If f(x0)>0 at some x0, the model must allow it. You cannot have g(x0)=0.
*/
start KLDiv(f, g, validate=1);
   if validate then do;        /* if g might be zero, validate */
      idx = loc(g<=0);         /* find locations where g = 0 */
      if ncol(idx) > 0 then do; 
         if any(f[idx]>0) then do; /* g is not a good model for f */
            *print "ERROR: g(x)=0 when f(x)>0";
            return( . );
         end;
      end;
   end;
   if any(f<=0) then do;        /* f = 0 somewhere */
      idx = loc(f>0);           /* support of f */
      fp = f[idx];              /* restrict f and g to support of f */
      return -sum( fp#log(g[idx]/fp) );  /* sum over support of f */
   end;
   /* else, f > 0 everywhere */
   return -sum( f#log(g/f) );  /* K-L divergence using natural logarithm */
finish;
 
/* test the KLDiv function */
f = {0, 0.10, 0.40, 0.40, 0.1};
g = {0, 0.60, 0.25, 0.15, 0};
KL_pq = KLDiv(f, g);  /* g is not a valid model for f; K-L div not defined */
KL_qp = KLDiv(g, f);  /* f is valid model for g. Sum is over support of g */
print KL_pq KL_qp;

The first call returns a missing value because the sum over the support of f encounters the invalid expression log(0) as the fifth term of the sum. The density g cannot be a model for f because g(5)=0 (no 5s are permitted) whereas f(5)>0 (5s were observed). The second call returns a positive value because the sum over the support of g is valid. In this case, f says that 5s are permitted, but g says that no 5s were observed.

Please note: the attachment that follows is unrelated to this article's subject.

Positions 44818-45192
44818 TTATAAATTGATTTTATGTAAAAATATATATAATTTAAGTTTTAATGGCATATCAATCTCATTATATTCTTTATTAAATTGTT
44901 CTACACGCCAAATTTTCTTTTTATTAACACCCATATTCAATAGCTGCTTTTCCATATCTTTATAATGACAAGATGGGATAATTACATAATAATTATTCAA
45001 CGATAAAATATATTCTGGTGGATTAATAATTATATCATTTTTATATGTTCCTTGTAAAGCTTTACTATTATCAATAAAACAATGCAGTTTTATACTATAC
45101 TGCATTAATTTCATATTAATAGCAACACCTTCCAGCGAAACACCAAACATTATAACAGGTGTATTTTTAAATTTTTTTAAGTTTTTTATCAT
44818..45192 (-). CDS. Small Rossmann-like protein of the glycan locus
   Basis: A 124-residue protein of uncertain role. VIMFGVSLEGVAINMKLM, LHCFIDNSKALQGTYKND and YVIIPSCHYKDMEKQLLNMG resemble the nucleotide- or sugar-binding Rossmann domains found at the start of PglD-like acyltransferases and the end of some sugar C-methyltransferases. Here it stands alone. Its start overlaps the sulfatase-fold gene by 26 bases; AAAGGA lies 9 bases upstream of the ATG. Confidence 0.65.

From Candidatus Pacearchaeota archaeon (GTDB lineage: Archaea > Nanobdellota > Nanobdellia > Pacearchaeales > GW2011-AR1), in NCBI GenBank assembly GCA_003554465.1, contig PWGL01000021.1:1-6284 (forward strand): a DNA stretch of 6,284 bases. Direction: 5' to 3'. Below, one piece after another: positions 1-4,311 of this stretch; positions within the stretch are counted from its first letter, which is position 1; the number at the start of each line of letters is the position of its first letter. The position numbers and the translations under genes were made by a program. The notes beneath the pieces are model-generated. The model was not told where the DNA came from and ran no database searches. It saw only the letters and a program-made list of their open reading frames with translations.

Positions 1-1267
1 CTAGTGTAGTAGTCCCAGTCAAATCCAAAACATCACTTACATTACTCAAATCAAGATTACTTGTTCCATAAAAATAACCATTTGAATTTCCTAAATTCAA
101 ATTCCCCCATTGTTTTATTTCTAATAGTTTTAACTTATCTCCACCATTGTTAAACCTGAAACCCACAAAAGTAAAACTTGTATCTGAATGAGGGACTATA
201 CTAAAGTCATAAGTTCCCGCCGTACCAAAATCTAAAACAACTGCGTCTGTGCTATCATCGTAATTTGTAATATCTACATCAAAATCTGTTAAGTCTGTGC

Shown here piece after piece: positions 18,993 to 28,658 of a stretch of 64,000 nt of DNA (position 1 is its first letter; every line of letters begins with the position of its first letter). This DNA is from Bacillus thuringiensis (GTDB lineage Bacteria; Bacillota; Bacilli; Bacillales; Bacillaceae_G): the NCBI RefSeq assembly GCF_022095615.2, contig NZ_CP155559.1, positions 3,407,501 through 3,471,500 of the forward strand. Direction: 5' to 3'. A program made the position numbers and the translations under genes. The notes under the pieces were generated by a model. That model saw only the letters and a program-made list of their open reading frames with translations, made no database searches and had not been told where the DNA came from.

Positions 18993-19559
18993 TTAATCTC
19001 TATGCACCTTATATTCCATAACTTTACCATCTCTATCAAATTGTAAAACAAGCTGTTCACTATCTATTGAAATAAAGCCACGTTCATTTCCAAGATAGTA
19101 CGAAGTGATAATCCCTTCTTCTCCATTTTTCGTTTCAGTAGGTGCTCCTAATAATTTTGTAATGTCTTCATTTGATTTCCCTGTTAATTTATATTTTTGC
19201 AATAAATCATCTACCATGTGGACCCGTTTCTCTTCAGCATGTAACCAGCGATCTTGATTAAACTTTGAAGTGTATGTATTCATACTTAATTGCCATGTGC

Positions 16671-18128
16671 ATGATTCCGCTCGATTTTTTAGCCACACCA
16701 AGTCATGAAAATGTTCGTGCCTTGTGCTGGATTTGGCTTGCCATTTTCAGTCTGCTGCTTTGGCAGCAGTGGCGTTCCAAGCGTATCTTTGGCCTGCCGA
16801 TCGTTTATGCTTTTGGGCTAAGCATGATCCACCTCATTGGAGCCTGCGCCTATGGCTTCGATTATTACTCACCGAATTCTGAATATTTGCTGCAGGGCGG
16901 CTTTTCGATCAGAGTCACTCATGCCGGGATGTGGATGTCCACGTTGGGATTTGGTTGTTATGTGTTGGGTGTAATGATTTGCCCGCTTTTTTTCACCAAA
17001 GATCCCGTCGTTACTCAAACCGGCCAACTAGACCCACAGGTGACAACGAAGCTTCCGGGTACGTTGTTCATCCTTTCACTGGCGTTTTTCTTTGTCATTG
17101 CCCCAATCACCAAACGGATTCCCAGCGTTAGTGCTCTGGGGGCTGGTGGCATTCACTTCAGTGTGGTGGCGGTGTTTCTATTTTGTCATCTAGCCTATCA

Summary

This article explains the Kullback–Leibler divergence for discrete distributions. A simple example shows that the K-L divergence is not symmetric. This is explained by understanding that the K-L divergence involves a probability-weighted sum where the weights come from the first argument (the reference distribution). Lastly, the article gives an example of implementing the Kullback–Leibler divergence in a matrix-vector language such as SAS/IML. This article focused on discrete distributions. The next article shows how the K-L divergence changes as a function of the parameters in a model.